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A subcostal approach is favorable compared to sternotomy for left ventricular assist device exchange field of research: artificial heart (clinical)

  • Hiroto Kitahara
  • Jayant Raikhelkar
  • Gene Kim
  • Nitasha Sarswat
  • Gabriel Sayer
  • Nir Uriel
  • Tae Song
  • David Onsager
  • Valluvan Jeevanandam
  • Takeyoshi OtaEmail author
Original Article Artificial Heart (Clinical)
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Abstract

This is a single-center retrospective study to summarize clinical outcomes of patients requiring surgical continuous-flow left ventricular assist device (HeartMate II) exchange. The patients who underwent HeartMate II exchange were divided into two groups either via a subcostal approach (SC group) or a full sternotomy (FS group). The exclusion criteria of a subcostal approach for device exchange included the presence of outflow graft obstruction, and/or the need for concomitant cardiac procedures. Among 277 consecutive patients who underwent HeartMate II implantation from July 2008 to December 2015, 25 patients (9.0%) required device exchange (SC group; N = 13, FS group; N = 12). The SC group, compared to the FS group, had a shorter operative time (200.6 ± 31.4 min vs 534.2 ± 123.9 min; P < 0.001), shorter cardiopulmonary bypass time (33.1 ± 22.0 min vs 151.5 ± 53.1 min; P < 0.001), fewer blood transfusion (0.31 ± 0.48 units vs 4.67 ± 3.65 units; P = 0.002). The SC group had lower incidence of postoperative prolonged intubation (> 24 h) (7.7% vs 90.9%, P < 0.001), tracheostomy (0.0% vs 41.7%, P = 0.015), acute kidney injury requiring dialysis (0.0% vs 33.3%, P = 0.039). In-hospital mortality was 0.0% (0/13) in the SC group and 16.7% (2/12) in the FS group (P = 0.220). In conclusion, a subcostal approach was associated with shorter operative time, fewer blood transfusions, and less postoperative complications, compared to full sternotomy. A subcostal approach, if feasible, is preferred for HeartMate II device exchange.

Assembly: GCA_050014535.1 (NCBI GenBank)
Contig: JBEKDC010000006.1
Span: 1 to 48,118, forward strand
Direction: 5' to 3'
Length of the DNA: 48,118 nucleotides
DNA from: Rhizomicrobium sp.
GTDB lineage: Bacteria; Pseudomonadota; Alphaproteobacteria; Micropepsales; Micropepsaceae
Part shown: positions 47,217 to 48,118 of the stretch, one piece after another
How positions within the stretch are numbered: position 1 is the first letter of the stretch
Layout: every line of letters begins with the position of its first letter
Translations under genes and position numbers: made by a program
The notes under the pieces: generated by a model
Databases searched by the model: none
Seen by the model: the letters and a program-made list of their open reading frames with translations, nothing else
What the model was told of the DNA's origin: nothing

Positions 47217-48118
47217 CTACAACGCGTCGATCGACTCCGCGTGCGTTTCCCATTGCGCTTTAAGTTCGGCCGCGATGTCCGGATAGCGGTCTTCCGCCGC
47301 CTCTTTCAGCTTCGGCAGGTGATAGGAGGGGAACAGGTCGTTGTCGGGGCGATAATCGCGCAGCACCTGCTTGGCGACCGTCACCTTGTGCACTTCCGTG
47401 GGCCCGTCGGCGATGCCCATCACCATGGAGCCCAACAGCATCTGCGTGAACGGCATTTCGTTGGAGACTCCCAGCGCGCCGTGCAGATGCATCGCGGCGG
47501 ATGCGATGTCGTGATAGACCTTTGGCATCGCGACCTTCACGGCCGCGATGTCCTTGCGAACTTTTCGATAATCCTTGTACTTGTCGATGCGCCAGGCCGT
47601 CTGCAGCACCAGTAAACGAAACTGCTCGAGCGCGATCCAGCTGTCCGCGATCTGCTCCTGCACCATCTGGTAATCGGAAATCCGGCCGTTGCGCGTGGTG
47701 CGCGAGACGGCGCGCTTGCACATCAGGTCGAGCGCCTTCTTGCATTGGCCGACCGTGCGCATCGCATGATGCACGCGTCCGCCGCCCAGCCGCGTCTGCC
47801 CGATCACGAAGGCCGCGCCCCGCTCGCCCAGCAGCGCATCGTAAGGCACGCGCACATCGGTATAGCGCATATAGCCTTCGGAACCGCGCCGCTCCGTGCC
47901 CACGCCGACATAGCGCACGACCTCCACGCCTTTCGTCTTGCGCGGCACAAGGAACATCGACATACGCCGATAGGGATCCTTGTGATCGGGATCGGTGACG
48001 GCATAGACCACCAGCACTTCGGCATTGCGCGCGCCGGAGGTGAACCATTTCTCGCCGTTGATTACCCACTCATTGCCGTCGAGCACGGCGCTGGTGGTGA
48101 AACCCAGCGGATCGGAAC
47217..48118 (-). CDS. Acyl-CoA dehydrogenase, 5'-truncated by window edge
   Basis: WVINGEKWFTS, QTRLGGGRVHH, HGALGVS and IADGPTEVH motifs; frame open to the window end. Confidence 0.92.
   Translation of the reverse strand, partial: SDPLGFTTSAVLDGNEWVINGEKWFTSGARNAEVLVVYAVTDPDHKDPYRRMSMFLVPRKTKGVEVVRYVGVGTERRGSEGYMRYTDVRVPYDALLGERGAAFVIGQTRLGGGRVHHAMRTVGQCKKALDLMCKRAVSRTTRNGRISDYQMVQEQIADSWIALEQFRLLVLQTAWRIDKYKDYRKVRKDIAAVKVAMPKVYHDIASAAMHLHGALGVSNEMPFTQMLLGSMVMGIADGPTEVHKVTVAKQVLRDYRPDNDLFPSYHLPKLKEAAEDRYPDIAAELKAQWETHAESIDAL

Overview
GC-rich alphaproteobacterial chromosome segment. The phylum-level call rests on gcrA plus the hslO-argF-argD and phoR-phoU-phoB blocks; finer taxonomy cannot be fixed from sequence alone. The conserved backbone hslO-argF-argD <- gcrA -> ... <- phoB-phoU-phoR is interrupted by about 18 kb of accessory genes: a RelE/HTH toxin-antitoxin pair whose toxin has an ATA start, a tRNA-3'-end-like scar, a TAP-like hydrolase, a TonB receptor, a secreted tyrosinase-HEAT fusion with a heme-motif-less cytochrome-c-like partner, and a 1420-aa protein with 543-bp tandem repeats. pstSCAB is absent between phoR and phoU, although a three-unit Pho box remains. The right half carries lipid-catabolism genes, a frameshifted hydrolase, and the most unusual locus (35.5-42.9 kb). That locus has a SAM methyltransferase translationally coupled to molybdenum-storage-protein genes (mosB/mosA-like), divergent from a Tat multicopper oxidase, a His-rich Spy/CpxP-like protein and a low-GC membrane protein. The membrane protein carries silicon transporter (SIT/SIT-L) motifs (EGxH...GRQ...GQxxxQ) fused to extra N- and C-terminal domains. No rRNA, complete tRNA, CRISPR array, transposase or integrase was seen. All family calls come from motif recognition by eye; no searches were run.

Keywords

Left ventricular assist device Thrombosis Device exchange 

Notes

Compliance with ethical standards

Conflict of interest

Dr Valluvan Jeevanandam discloses that he receives consultant fees from Abbott. Dr Nir Uriel discloses that he receives consultant fees and grant supports from Abbott, and Medtronic.

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Copyright information

© The Japanese Society for Artificial Organs 2019

Authors and Affiliations

  • Hiroto Kitahara
    • 1
  • Jayant Raikhelkar
    • 2
  • Gene Kim
    • 2
  • Nitasha Sarswat
    • 2
  • Gabriel Sayer
    • 2
  • Nir Uriel
    • 2
  • Tae Song
    • 1
  • David Onsager
    • 1
  • Valluvan Jeevanandam
    • 1
  • Takeyoshi Ota
    • 1
    Email author
  1. 1.Department of Surgery, Section of Cardiac and Thoracic SurgeryThe University of Chicago MedicineChicagoUSA
  2. 2.Department of Medicine, Section of CardiologyThe University of Chicago MedicineChicagoUSA

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